Echoes of Leaving

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Remember the day you first moved out?

It’s certainly hard to forget.  Though a person’s life will always roll forward like an ocean—never stopping or hesitating, always rushing forward—there are occasionally moments where one can actually hear the rustling paper of a page being turned, as one chapter ends and another begins.

That first day that a teenager moves away from his parents is one of those times.  Though it’s usually an event preceded by lots of buildup and preparation, there’s a truly palpable sense of closure when it finally occurs.  It’s one of the defining moments in life, really.  The child becomes an adult.

Though I’m originally from the West Coast, I spent my teenage years in the mountains of North Carolina, where much of my family still resides today.  The first place that I rented out, on my own, was also in North Carolina, about a twenty minute drive from my family; I moved out in the middle of my senior year in high school, to thrust my feet out into the world and to get a feel for how all these strange adult things worked.  That itself was an important move, significant in many ways.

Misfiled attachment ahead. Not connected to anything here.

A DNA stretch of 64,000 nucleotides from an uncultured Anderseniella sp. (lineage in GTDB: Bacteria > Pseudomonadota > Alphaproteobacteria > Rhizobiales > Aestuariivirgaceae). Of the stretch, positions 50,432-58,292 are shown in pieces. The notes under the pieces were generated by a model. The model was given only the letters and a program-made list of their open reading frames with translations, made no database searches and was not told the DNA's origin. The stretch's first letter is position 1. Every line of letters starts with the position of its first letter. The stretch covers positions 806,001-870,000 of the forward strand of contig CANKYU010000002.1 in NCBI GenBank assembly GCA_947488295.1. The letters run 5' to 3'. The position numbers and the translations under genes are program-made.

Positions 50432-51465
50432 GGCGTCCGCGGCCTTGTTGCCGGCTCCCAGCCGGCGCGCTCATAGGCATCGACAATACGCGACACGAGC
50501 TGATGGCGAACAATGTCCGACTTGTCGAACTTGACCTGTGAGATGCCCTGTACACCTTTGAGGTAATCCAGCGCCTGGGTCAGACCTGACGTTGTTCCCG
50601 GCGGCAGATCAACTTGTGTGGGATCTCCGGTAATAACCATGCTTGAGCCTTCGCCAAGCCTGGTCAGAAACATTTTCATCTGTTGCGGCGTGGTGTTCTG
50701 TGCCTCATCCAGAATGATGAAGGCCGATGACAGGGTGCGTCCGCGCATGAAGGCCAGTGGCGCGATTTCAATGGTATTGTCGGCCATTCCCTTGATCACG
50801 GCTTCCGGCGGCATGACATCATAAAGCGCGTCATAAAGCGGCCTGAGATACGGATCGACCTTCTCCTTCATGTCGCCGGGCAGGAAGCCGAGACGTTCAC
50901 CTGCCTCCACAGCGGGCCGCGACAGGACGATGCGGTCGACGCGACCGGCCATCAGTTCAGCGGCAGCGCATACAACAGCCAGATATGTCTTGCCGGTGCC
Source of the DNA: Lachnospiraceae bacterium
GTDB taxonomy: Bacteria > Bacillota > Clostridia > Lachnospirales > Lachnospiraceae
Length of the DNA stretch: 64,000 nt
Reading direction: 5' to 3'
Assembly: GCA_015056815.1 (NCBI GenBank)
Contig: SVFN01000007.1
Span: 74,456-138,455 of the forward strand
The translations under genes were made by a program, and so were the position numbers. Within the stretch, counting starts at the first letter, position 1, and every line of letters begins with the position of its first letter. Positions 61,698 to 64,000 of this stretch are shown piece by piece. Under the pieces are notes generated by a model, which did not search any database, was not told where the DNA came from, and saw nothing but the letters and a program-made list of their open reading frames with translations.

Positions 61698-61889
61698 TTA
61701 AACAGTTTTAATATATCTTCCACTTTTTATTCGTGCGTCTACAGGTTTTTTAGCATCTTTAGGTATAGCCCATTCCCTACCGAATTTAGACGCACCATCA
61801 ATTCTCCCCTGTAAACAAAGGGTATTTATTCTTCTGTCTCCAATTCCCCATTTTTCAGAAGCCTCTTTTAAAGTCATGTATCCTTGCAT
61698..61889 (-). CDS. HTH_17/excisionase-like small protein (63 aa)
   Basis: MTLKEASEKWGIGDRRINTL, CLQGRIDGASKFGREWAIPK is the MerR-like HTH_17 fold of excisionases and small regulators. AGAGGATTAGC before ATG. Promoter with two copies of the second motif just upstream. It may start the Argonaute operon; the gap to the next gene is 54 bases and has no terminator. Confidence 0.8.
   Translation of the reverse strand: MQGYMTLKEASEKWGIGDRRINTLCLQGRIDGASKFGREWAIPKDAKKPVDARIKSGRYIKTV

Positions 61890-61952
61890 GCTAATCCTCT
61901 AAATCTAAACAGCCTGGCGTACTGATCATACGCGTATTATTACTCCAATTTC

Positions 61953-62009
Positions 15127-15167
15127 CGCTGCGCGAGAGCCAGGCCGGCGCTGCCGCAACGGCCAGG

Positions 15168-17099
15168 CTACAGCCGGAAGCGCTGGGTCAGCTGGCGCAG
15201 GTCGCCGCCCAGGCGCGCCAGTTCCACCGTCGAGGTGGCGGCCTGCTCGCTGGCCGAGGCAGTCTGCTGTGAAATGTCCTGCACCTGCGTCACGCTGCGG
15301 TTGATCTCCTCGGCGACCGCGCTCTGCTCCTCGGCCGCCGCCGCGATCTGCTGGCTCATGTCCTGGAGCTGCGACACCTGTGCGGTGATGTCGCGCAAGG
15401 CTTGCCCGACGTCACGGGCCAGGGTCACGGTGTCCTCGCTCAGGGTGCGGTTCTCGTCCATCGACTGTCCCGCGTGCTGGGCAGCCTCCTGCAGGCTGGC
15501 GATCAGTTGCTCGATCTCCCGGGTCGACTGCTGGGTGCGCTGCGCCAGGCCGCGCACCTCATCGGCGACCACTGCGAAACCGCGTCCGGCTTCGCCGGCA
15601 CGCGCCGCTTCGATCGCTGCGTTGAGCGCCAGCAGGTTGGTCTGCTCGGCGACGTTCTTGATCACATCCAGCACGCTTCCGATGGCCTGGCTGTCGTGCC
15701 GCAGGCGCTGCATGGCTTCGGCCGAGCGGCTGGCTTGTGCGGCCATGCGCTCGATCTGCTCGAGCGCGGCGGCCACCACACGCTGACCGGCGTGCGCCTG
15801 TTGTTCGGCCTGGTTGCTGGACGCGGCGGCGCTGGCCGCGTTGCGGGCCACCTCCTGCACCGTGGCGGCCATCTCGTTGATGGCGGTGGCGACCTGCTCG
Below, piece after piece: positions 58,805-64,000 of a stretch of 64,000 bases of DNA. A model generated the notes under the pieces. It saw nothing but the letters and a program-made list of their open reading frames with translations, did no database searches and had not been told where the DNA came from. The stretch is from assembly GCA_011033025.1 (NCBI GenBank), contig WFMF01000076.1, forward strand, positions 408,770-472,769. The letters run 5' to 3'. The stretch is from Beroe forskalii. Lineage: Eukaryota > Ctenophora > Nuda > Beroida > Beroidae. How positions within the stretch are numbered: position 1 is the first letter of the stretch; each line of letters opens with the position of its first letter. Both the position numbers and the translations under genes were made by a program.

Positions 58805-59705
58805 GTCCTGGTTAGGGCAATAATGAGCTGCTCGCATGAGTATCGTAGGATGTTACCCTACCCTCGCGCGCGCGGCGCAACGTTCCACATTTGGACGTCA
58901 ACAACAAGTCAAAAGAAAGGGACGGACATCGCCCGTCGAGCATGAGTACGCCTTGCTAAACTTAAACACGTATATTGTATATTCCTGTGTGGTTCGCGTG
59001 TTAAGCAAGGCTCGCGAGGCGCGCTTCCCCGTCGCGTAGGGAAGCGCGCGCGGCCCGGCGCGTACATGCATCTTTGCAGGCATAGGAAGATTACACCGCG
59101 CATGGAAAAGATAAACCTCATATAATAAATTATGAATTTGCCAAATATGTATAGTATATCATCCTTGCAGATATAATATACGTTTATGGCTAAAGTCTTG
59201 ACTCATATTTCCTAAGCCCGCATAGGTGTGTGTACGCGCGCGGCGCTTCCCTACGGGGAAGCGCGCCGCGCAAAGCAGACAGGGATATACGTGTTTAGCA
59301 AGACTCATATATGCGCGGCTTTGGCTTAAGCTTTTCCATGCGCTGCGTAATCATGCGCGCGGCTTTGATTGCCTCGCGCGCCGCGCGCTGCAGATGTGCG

The move that really mattered, though, was after I graduated.  I’d always had an adventurous side; an ache to see the world, a piercing desire to experience everything, and to have stories from wherever I went.  So after graduating, I decided that I would move to California for a while—and that, on the way there, I would travel the entire country, living on the open road and freely moving from place to place.

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I went by myself, with nothing but a car full of stuff, a notepad, a camera and a box of snacks.  Every day, I enjoyed a cup of coffee in a different town.

It was, quite possibly, the defining trip of my life.  I first took off on the morning of December 31st, so that I could begin the trip with a bang…and by a bang, I mean that I started my journey by going to Times Square on New Years Eve, and watching the ball drop—an event which is everything it’s cracked up to be.  After that, I roamed the US highways, going from state to state.  I saw Boston, New Hampshire, Connecticut.  One day I’d be at Gettysburg, the next day I’d be in Hershey.  The next, I might go to Ohio.  Missouri.  Chicago.  Santa Fe, New Mexico.  Everything was open, available and waiting for me.  Every highway exit was an opportunity for exploration.

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But before the trip, there was that morning—the morning of December 31st, the day I truly moved out, the day I took off on my adult life.  It was dark.  There was snow on the ground.  And, of course, there was coffee.